Sterling’s confidence has some bounds

Volatility indicators are creeping higher again too

Volatility indicators are creeping higher again too

A six-month high against the euro shows the pound is establishing itself around recent trend highs as markets price out ‘hard-Brexit’ risks even further. Against the dollar, sterling is also elevated, though just eyeing its best levels so far this month. Nevertheless, there’s no mistaking the bolstered confidence of market participants that:

  1. The outcome of Britain’s general election is becoming easier to predict
  2. A victory by the Conservative Party – generally regarded as the most business/market-friendly option – continues to be the likeliest outcome
  3. The chances of a Conservative Party majority are improving in line with the Tories’ incrementally higher poll lead
  4. In turn, given that MPs last month signalled moderate support for PM Boris Johnson’s Brexit deal (if not his timeline for making it law) rising chances that Parliament’s snarl-up could soon be unsnarled also boost pound sentiment

Just like its recent action against the dollar and in other crosses, the pound has stabilised vs. euro in recent weeks. It suggests that although Boris Johnson’s Conservative’s saw their lead narrow early in the month compared to a rising tally for the opposition Labour Party, markets had already begun to discount odds for outcomes other than an incumbent victory.

Source: Bloomberg/YouGov/City Index

In recent days the Tories’ lead has expanded markedly, culminating with 45% of voters saying they would vote Conservative in next month’s election, according to a YouGov poll. The 17-point advantage versus Labour is the highest in the election campaign so far. There’s really no other way for the market to read the lead than ‘even better’.

Nevertheless, an election win would not prevent further impasses with Brussels even if Parliament passes Johnson’s deal. He will also need to continue to placate Brexit-supporting Conservative MPs who tactically swung behind the deal whilst remaining keen to reduce alignment with the EU to almost nothing. Likewise, Britain’s economy shows signs of slowing further before any stabilisation, regardless of the election outcome. A ‘sell-the-rumour’ reflex is also suggested by a rebound in sterling implied volatility in trades capturing the 12th December General Election date, as shown below.

EUR/GBP 1-month at the money implied volatility [18/11/2019 15:54:19]

Source: Bloomberg/City Index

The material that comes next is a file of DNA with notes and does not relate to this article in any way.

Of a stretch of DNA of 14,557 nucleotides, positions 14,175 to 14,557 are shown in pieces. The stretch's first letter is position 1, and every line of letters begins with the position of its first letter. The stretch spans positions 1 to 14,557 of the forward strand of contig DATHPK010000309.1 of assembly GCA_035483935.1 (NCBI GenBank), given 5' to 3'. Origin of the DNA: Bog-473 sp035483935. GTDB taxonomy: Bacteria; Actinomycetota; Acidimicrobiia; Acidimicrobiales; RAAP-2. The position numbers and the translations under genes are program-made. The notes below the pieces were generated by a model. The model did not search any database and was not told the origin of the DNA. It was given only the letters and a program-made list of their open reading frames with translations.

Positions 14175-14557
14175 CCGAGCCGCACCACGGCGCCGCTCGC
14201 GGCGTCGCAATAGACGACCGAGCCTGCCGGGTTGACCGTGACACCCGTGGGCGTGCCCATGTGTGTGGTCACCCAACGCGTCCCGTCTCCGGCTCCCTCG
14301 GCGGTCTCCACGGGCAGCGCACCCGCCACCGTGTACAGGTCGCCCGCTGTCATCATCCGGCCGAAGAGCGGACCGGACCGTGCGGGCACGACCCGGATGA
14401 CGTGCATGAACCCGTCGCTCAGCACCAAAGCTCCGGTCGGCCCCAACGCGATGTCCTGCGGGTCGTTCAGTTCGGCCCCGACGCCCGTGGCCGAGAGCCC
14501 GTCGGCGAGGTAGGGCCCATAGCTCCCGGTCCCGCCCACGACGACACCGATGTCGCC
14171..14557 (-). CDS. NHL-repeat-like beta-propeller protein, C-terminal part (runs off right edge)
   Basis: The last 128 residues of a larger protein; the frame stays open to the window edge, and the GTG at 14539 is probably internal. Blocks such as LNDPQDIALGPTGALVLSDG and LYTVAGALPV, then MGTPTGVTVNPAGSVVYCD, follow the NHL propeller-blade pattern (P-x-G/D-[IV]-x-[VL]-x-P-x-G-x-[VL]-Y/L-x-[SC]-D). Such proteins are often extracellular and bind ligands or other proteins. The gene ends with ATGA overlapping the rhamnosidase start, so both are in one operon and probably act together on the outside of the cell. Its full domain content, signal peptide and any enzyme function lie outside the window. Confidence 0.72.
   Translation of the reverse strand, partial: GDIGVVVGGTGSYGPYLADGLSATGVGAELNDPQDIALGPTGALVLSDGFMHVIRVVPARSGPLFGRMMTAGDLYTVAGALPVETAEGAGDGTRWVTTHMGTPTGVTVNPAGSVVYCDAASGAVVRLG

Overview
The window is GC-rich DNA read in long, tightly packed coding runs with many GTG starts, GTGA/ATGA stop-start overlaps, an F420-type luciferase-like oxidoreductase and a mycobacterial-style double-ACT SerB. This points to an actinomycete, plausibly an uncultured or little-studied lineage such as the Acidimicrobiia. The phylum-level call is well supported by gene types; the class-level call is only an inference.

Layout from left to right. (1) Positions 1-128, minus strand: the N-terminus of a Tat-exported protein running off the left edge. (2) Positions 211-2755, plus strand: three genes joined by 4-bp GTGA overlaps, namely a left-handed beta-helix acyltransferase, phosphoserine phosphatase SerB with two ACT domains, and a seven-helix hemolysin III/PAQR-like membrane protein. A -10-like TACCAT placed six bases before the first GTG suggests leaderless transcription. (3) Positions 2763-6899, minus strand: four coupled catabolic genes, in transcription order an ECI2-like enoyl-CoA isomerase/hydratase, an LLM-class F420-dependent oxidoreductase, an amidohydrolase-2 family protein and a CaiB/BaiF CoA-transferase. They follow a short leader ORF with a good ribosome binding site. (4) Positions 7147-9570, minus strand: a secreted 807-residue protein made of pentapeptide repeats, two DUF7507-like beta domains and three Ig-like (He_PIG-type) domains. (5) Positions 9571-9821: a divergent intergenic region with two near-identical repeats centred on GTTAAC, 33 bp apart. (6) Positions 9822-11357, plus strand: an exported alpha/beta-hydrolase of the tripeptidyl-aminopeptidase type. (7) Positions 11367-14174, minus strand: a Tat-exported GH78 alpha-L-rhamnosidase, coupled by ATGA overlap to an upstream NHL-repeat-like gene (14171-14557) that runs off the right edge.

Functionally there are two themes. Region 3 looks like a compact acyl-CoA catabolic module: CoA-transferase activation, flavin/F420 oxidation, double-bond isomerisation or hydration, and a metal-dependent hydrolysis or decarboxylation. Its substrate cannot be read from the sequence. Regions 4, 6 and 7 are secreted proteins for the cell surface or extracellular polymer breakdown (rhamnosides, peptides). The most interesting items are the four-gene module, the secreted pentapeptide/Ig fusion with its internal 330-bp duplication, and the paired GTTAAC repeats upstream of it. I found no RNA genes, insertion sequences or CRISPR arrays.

This is still a Brexit election, after all. No matter how much more relaxed participants are about the outcome, the market is not letting down its guard entirely. As the pound extends its best run higher of the year to approaching 9% against the single currency from August lows, the need for an improved backdrop beyond the middle of December if gains are to be maintained, is also rising.

Latest key developments

  • Results from a Survation poll on Monday: Conservatives – 42%,  Labour – 28%, Lib Dems – 13%, Brexit Party – 5%
  • Johnson backtracks on a mooted cut of corporation tax, aiming to spend more on priorities like the NHS instead
  • Johnson “will keep” Chancellor of the Exchequer, Sajid Javid, if the Tories win
  • Jeremy Corbyn confirmed Labour plans to nationalise Royal Mail, railways, water companies, and the electricity grid. The party surprised with a proposal to launch free broadband last week by taking BT’s Openreach unit into government control

Chart points

The key interest for EUR/GBP’s chart is the break below its one-month flag to test the falling line in place since June. As well as the breach of that medium-term channel, euro is culminating near the end of what is also effectively a very tight wedge. A break out, accompanied by higher volatility is probable. But in which direction? Sellers (sterling bulls) now have the 13th March phase low of 84.72p in sight. It’s their main objective, though 84.91p, the swing low on 3rd May should also trigger a reaction given that it was the launchpad of a 3-month EUR/GBP up leg. As well, RSI momentum is bang on the borders of an ‘oversold’ reading. Given this, and  well defended euro lows, right now the pound looks like it may only manage a temporary test lower before recoiling higher. Even then, sterling’s structural bull would remain in place anywhere below the 61.8% retracement of single currency’s summer hike.

EUR/GBP – Daily – [18/11/2019 17:10:48]

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